How to Handle Developmental Transitions from Infant to Toddler

There's plenty of research that shows brain development in early childhood is stimulated by developmentally appropriate practice both at home and with caregivers.

There's plenty of research that shows brain development in early childhood is stimulated by developmentally appropriate practice both at home and with caregivers. With that in mind, Sally and Phill Featherstone hope to boost the infant and toddler teacher student relationship with their 50 Fantastics series.

The 50 Fantastics books offer 50 simple activities that can be done easily with little equipment, and they are quick enough to do in your spare time.

Below is one activity from 50 Fantastic Things to do with Toddlers. Check out the best-selling series for more!

 

A Sight for a Song: singing about what you can see

What is your child learning?

This activity focuses on two important aspects of child development: developing a sense of rhythm (which has a huge impact on learning) and observing and talking about the world around us.

What you Need:

  • You don't need any equipment for this activity.

What to Do:

  1. Sit with your child in a place where there are plenty of things to see--at a window, in a park, and so on.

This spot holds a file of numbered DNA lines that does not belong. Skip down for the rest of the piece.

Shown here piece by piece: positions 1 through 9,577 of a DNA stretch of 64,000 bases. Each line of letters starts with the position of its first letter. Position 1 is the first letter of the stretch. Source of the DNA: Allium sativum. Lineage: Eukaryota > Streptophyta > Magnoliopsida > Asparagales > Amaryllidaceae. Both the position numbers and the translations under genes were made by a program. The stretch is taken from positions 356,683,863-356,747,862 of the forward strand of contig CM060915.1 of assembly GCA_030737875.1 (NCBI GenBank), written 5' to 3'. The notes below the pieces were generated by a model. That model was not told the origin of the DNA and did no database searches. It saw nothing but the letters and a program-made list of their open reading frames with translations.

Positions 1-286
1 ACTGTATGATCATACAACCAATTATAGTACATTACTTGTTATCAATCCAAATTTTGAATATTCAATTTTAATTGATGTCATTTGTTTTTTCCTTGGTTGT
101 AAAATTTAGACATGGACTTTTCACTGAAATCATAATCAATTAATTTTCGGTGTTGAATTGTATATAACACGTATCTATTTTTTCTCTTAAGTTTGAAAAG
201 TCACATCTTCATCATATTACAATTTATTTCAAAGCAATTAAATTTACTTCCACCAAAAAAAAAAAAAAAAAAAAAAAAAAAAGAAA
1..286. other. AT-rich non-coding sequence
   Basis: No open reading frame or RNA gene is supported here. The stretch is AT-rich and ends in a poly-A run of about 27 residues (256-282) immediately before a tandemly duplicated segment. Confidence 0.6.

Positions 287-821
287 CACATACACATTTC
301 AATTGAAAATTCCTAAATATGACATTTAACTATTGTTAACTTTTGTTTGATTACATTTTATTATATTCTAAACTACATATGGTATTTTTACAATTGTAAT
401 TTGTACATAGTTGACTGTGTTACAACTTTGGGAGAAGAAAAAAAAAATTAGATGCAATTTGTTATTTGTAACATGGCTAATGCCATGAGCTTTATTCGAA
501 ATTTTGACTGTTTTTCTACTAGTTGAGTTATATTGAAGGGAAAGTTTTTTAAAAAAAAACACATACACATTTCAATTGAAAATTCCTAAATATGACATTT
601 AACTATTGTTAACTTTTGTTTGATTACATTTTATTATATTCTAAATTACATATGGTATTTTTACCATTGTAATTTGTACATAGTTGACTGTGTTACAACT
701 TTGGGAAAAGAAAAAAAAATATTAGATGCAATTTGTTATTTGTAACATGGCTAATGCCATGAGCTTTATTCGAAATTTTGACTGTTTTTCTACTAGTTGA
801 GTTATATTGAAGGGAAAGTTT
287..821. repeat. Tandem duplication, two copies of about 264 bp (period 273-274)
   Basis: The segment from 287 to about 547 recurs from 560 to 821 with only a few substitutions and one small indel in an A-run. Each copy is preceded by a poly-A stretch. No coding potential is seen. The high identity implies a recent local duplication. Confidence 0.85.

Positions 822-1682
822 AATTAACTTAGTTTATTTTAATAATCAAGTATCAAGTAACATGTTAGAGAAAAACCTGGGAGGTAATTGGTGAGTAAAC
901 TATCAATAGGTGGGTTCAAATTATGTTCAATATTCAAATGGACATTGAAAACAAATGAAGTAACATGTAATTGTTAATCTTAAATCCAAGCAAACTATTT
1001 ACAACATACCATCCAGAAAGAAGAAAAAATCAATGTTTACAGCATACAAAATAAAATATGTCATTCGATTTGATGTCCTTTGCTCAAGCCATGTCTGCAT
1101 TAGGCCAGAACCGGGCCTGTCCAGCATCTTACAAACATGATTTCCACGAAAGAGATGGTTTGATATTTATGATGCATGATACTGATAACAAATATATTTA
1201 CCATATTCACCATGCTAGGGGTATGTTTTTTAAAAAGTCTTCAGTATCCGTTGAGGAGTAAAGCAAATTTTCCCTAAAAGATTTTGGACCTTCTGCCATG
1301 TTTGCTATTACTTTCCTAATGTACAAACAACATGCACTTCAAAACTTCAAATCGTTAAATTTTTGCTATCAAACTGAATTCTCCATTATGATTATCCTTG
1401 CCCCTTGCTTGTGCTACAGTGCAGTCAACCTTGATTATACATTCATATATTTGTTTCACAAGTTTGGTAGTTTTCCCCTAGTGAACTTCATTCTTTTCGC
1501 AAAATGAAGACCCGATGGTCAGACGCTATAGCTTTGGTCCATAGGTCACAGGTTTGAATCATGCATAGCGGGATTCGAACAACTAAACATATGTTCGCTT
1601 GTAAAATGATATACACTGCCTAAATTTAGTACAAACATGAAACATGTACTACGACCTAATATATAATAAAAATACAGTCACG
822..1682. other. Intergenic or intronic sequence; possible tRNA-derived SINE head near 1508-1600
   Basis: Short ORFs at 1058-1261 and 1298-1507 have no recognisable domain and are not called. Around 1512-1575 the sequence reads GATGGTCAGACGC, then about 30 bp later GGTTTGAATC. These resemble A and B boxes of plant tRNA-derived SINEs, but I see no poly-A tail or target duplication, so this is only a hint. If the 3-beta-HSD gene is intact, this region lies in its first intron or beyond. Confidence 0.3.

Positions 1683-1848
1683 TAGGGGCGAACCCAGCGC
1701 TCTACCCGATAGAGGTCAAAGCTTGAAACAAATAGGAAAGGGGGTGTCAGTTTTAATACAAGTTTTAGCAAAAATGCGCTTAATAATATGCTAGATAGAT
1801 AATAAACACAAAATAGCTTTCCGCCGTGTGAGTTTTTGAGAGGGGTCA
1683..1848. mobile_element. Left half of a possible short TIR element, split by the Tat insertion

2. Begin to talk rhythmically about what you see. Use plenty of repetition. For example: "I see a mailman coming up the street. Can you see the mailman coming up the street? We both can see the mailman coming up the street."
  3. As you talk, begin to tap on your knees or clap your hands to the rhythm of your chant.
  4. Now start to sing about some more things you can see. Use a familiar tune, such as "Twinkle, Twinkle, Little Star." Here's an example:
  • I see a blackbird in the tree.
  • I see grandma's tabby cat.
  • Can you see the blackbird in the tree?
  • Can you see grandma's tabby cat?

5. Don't worry about trying to make the words rhyme (although you can if you feel creative!) or about keeping in tune. Just keep the song and rhythm going.

Helpful Hints:

Hold your child's hands in yours and gently wave, clap, or tap in time to your song. Make up simple songs about what your child is doing to help her focus on herself and her actions.

Did you Know?

Music is a very important brain builder, and clapping or tapping makes it even more effective.

 

For more great activities, check out 50 Fantastic Things to do with Toddlers by Sally and Phill Featherstone!

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